I love it when blog readers suggest themes for song lists: it invariably provides food for thought. For instance, about a couple of years back, one of my readers, Ashish, sent me a mail with a suggestion: songs about people selling their wares (he was spurred onto that by listening to the song Zindagi hai kya sun meri jaan, in which Dev Anand is selling ice cream—the point being that the song is used as a means of promoting the wares of the seller). A very good post on songs like that had already been done by Pacifist (as a guest writer on Harvey’s blog), but it made me think: goods, after all, are not all that’s sold. Services, equally, are sold. And the service can be anything: from transportation to tailoring, from entertainment to—well, something rather more intimate.
This post had been written up before the violence referred to in my previous post had occurred. Back then, Shaheen Bagh—and similar women-dominated anti-CAA/NRC/NPR protests across India, all inspired by Shaheen Bagh—had been foremost in my mind). Though the violence in Delhi, and now Coronavirus, seem to have pushed Shaheen Bagh to the back burner, it seemed to me a still appropriate post for Women’s Day.
The escalating lawlessness and intolerance has been a matter of grave concern over the past few years. Every act, every statement that questions the establishment, no matter how logically or innocuously, seems to be an invitation to more violence. It takes courage to even speak up now.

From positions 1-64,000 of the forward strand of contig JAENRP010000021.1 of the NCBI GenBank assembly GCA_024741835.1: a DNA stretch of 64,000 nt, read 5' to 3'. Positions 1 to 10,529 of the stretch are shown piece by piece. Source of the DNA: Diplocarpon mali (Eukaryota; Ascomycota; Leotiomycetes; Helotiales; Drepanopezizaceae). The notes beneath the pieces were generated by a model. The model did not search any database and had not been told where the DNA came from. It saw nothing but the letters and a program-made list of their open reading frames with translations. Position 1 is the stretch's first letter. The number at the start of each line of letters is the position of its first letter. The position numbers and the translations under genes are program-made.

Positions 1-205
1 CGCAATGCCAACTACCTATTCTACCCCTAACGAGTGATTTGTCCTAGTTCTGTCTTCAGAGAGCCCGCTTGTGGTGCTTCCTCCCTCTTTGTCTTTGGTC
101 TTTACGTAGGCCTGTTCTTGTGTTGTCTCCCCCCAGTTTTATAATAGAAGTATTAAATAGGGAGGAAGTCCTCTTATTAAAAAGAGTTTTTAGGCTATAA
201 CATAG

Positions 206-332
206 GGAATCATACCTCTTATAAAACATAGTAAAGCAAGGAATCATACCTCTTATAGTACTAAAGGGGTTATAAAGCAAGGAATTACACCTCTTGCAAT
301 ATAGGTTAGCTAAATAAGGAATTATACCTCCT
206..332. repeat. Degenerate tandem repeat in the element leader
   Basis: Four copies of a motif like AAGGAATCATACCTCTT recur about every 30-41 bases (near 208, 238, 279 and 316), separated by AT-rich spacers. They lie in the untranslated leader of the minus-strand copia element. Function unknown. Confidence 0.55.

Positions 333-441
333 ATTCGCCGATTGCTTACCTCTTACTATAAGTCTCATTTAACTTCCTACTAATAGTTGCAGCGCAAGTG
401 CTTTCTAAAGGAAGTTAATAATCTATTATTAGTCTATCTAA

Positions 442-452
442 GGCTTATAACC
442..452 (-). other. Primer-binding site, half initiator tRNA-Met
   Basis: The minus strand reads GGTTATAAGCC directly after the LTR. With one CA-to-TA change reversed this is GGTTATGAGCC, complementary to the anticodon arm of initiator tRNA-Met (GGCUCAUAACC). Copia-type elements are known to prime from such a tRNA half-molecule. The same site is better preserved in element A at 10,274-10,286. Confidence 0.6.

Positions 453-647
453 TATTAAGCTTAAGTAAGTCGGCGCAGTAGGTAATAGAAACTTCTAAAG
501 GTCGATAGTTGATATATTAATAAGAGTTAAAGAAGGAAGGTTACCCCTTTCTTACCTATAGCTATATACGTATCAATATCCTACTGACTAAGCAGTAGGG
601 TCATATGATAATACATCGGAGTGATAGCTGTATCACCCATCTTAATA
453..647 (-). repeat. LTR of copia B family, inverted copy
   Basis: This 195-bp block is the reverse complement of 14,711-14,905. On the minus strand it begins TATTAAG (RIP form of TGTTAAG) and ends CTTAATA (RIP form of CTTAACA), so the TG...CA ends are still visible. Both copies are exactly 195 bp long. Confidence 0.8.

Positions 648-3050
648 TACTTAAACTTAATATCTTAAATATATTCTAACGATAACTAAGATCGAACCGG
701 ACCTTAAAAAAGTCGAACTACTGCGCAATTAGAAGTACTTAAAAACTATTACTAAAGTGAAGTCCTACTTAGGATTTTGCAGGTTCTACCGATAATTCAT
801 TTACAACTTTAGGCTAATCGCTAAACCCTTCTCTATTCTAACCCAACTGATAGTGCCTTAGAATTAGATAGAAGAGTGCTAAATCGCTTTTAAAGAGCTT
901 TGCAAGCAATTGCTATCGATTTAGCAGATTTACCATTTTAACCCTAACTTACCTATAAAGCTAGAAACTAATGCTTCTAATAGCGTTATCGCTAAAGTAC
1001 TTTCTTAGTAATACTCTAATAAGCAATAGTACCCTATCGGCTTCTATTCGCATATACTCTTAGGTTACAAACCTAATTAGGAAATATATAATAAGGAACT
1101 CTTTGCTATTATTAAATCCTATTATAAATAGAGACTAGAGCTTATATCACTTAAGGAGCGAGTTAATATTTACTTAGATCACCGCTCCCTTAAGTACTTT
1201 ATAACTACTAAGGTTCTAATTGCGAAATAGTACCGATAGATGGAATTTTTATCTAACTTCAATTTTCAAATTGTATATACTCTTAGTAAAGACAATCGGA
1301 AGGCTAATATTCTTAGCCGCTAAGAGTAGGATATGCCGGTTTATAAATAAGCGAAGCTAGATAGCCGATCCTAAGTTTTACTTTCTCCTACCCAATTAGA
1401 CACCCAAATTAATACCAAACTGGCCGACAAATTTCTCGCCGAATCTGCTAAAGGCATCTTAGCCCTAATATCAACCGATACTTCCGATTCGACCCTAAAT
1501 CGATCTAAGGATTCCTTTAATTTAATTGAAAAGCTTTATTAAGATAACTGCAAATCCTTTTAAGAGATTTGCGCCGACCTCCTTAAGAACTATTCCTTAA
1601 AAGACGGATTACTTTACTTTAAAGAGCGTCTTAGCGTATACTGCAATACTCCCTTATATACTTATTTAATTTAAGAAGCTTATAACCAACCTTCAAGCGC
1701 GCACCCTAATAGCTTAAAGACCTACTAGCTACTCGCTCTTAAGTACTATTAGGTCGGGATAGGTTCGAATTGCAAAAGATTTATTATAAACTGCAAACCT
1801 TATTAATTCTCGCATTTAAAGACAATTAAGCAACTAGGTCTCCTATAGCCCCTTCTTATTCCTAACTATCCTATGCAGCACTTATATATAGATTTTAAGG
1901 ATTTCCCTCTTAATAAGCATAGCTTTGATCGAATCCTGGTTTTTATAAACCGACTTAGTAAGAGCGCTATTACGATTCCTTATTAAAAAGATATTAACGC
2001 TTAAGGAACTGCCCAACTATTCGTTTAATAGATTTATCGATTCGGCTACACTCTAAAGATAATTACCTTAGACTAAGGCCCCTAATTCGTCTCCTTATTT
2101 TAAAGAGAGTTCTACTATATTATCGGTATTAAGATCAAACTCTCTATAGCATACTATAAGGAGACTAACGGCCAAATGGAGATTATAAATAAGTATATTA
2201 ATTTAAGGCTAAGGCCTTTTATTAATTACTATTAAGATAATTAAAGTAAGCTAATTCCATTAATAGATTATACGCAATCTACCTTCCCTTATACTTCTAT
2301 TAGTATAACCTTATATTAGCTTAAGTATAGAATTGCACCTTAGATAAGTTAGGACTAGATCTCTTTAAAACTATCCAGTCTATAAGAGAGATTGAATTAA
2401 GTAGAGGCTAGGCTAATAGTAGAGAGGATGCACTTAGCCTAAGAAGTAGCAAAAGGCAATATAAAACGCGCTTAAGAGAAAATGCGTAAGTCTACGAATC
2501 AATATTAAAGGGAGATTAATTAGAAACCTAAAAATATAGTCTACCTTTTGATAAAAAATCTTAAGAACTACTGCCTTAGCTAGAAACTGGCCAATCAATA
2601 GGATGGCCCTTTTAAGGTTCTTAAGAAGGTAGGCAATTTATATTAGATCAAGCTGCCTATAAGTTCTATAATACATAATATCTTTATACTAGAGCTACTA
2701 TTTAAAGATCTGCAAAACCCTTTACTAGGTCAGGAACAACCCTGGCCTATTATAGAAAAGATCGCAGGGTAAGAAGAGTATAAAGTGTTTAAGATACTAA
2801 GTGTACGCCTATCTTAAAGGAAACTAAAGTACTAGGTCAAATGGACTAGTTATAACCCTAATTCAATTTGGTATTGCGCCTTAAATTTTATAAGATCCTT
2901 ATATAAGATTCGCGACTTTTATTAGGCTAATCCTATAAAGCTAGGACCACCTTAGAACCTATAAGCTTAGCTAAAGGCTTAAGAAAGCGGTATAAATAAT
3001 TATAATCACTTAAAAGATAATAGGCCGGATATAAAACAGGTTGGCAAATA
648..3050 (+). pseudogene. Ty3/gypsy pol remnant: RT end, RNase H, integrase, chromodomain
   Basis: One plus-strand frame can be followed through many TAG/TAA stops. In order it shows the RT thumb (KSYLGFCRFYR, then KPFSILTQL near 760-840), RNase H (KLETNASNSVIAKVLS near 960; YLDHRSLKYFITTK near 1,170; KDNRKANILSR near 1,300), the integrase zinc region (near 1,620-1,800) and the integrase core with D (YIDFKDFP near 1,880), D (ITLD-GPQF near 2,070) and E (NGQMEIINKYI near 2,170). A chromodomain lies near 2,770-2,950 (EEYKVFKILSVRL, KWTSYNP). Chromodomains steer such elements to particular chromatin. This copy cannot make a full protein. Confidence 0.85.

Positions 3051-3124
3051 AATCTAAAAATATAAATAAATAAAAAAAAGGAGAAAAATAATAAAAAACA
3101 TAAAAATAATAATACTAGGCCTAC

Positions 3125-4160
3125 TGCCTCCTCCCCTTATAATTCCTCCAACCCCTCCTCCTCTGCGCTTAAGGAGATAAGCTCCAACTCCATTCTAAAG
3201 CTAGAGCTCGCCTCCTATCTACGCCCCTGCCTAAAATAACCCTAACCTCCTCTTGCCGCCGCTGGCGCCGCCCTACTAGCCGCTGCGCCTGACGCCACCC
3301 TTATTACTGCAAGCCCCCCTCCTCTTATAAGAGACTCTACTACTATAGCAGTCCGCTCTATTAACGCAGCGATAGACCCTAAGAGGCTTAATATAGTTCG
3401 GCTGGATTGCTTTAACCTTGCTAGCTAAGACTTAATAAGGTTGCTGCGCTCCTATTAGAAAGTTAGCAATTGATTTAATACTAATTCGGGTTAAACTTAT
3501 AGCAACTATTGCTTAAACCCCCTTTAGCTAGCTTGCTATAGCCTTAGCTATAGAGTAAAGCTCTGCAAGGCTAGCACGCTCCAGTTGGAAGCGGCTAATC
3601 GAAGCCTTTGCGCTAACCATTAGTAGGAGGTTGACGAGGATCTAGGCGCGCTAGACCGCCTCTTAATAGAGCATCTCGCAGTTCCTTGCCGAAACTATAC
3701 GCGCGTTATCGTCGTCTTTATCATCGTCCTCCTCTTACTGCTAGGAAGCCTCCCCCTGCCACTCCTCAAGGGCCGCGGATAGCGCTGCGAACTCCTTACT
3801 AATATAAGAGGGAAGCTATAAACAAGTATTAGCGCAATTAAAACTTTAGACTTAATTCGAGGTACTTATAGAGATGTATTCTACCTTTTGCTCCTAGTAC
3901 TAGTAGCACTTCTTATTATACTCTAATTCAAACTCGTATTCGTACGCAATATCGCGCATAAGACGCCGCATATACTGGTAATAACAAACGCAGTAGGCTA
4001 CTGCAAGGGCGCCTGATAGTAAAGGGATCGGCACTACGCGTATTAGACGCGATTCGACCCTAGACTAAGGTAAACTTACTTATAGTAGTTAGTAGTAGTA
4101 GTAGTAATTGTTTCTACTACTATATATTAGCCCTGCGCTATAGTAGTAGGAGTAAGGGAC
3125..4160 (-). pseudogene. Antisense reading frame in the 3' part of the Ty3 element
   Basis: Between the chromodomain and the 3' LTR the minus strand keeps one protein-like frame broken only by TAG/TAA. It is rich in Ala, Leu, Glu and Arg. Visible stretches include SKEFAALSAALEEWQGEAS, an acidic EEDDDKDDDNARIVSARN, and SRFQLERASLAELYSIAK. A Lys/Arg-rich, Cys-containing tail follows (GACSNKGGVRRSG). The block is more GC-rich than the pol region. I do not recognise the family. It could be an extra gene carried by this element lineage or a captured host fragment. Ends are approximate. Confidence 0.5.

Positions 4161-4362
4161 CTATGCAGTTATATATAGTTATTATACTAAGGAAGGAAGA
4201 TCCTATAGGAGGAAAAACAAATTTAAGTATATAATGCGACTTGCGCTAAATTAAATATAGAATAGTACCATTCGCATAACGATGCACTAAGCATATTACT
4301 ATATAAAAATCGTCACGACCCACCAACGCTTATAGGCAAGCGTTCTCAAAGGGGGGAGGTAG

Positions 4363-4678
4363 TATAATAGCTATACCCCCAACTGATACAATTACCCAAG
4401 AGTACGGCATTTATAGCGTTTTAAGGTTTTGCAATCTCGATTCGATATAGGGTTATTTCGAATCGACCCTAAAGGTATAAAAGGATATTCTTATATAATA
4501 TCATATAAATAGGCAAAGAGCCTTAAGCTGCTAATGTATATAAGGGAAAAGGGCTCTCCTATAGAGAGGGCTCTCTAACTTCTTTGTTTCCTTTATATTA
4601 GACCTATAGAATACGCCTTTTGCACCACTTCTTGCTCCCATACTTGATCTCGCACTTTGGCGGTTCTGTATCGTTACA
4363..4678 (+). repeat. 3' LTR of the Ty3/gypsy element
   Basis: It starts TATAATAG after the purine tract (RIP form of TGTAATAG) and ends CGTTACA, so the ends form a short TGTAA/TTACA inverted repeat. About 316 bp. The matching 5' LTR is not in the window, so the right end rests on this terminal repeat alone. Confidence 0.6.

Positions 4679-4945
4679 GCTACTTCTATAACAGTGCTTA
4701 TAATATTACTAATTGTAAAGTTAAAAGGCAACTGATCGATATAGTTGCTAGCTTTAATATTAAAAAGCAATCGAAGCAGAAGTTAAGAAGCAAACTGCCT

This is why the women of Shaheen Bagh (and, by extension, their sisters in other parts of the country) who have been sitting in peaceful protest to push for love and harmony have my vote. These are women who may have been ‘mere housewives’ earlier, but have come out of their homes to speak up against what is wrong. They are an inspiration, a now-potent symbol of how powerful women can be if they speak up. They can draw others to their cause (as the women of Shaheen Bagh have done); they can inspire others; they can frighten bullies.
So, in admiring tribute to the brave women of Shaheen Bagh—and women everywhere, from Greta Thunberg to Rosa Parkes—who dare to go against the establishment: a list of ten songs featuring women showing they won’t sit back and be docile doormats. Women who speak up, who question the status quo, who dare to go where others fear to venture. Eventually, too, filmi females who dare to sign of freedom, who don’t meekly knuckle down and sing bhajans or romantic songs or lullabies (which, I discovered when I got deep into researching this post, seem to be the most obvious choice of songs sung by onscreen females. The men, overwhelmingly, are the ones who spout philosophy or sing cynical songs, or tell the world to go take a walk). Women who assert their individuality.